It was agreed that he would have to be seen to spank her a lot harder, but that she would still have to simulate Nelle’s reactions, because they chose to armor-plate her with a prosthetic bottom that would fit over her own – providing another good reason to keep the target area below ‘see level’ in the finished program.
Emboldened by the knowledge that nothing he did could possibly hurt her, MacNichol spanked away with a will through several takes, until finally, with an almighty whack, the prosthetic split in two and flew across the studio. ‘He broke my bottom,’ said Portia afterwards.
Ally McBeal was a series noted for its especial appeal to women viewers; but early in 2000, a journalist tried to argue that, on the contrary, it was aimed at men and designed to cater primarily to their tastes and interests. Part of the basis for that counterintuitive view were the articles of faith that no women ever fantasize about being spanked and all women, without exception, absolutely detest and despise spanking scenes; therefore what else could Ally McBeal be but a male fantasy?
As an antidote to that kind of stupidity, let’s take a series created by, written by and starring a woman, Julia Davis: Nighty Night (2004-5), a black comedy halfway between sitcom and sketch show, about the manipulative sociopath Jill Tyrell. She pursues the rich but utterly dorkish Glenn Bulb (a broad and unsubtle performance from Mark Gatiss), and in the episode first shown on 20 September, 2005, she tries to get him into sexual roleplay, making the promising choice of ‘strict teacher and naughty schoolgirl’.
Cut to detention… Jill is now dressed as a schoolgirl, and getting Glenn into his untrendy ‘geography teacher’ outfit. She hands him the cane and tells him, ‘You’re a teacher, you’ve got to be strict.’ He promptly tries to give her… a geography lesson. ‘I’m in detention because I’ve been really naughty,’ she prompts him; but the lesson continues, so she tries again. ‘I’ve been really naughty and I need to be punished.’ And to emphasize the point, she turns her back on him and bends over.
When he still doesn’t get it, she bashes him, explaining that that kind of violence is routine in schools nowadays. Provoked, he gives her a whack across the bottom as she runs away,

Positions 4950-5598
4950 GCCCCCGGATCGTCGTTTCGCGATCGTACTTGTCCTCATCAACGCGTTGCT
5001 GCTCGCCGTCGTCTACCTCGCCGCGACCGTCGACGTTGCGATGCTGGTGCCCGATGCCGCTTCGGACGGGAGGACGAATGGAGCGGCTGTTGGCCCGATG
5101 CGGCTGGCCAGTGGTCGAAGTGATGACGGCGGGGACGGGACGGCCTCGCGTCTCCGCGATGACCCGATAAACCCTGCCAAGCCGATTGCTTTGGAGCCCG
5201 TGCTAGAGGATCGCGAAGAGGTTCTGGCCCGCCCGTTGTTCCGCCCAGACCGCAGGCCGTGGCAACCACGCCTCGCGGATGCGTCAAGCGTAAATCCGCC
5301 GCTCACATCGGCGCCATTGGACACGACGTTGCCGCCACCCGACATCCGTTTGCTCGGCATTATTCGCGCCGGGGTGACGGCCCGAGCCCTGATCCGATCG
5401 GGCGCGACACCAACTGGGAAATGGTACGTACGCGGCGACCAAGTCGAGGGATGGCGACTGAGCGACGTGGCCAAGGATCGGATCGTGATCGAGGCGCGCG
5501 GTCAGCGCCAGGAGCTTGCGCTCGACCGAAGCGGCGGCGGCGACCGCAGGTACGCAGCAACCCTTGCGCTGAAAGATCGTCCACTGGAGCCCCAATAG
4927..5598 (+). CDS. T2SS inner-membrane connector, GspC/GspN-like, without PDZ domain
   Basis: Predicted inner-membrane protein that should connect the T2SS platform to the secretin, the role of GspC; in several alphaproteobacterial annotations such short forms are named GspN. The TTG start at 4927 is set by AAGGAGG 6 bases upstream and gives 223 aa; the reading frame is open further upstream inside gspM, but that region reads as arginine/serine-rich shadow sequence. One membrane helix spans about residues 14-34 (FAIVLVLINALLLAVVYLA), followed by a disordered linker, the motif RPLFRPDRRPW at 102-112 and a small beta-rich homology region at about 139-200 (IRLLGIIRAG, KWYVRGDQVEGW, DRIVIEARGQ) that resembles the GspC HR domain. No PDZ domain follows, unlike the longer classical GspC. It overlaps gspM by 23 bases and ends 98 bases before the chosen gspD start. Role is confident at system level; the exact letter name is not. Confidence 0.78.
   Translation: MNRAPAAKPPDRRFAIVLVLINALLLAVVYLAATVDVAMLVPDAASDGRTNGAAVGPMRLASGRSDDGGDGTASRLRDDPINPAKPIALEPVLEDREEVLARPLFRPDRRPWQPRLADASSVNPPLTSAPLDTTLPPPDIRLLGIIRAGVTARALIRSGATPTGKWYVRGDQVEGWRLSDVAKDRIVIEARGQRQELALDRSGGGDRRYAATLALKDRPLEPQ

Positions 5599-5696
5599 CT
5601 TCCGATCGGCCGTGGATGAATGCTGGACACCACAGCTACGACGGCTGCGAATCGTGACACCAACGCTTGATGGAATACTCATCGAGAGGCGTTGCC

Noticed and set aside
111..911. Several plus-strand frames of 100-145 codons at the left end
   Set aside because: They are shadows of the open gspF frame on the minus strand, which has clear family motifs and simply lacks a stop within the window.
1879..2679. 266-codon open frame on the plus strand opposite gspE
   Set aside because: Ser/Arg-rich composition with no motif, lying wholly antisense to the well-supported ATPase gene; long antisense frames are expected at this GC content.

and in response she knocks him cold.
Despite obvious differences, these are all basically variants on the same scenario: comic situations arising from a misunderstanding over what it is the women want, with the men presented as more or less well-intentioned and willing to please, but inept and clueless as to exactly what it is that will please.
There’s a slightly more complex take on it, with a broader mismatch between what each participant understands and expects, in a 2005 episode of the sitcom Joey, a Friends spin-off about Joey Tribbiani (Matt LeBlanc), an aspiring actor in Los Angeles. In ‘Joey and the Valentine’s Date’ (shown on February 10), he’s interviewed by columnist Judy Wilson (Dina Waters),
who has a squeaky voice and acts ditzy, but is said to be smarter than she seems. His publicist has told him to charm her in the hope of getting a good write-up, so he asks her out to dinner tomorrow evening, completely forgetting that today is February 13. She duly gets the wrong idea, and he spends the rest of the episode trying hopelessly to escape from a situation accelerating inexorably towards a serious relationship involving rings. And to make matters worse, he has to keep it up for two days, until the magazine goes to press.
Back home the day after the date, he tries sitting as far as he can away from her, but ‘Kitty needs some attention’. He drops into the conversation a question about how the article is going, only to be told that she hasn’t finished it. ‘I’ve been a bad little kitty,’ she says, and moves into a certain position.
The offer couldn’t be more blatant,
and he seriously considers the possibility:
But of course he can’t, because he’d be spanking her on false pretenses, so instead he presses his question about the article. The answer is not what he wants to hear: what she thinks of as their developing relationship means she hasn’t had time to work on it, so she has been granted a month’s extension. But at least she gets up, disentangling him from the compromising position, presumably having realized that there isn’t going to be any sexy ‘spank the kitty’ roleplay.
(And, for those who are interested, he extricates himself after discovering that her family are strict Lutherans, by pretending to be an equally committed adherent of the Jewish faith.)
All of these comedies are firmly rooted in the ‘new normal‘: they start from the primary modern understanding of spanking as a form of ‘parasexual’ activity, rather than of punishment. So long as the representation of actual intercourse remains taboo, spanking (and other kinds of kink and foreplay) can serve as a handy substitute in scenarios dealing with the characters’ sex lives. As such, these are not just ‘stupid men stories’ about how the women don’t get what they want, or get what they don’t want. More fundamentally, the humor arises from the fact that the characters are not in accord, and so touches on one of the most central, and most serious, issues that complicates spanking in our contemporary times: today you mustn’t spank a girl without her consent. But we’ll see how different it once was in the next installment of this series.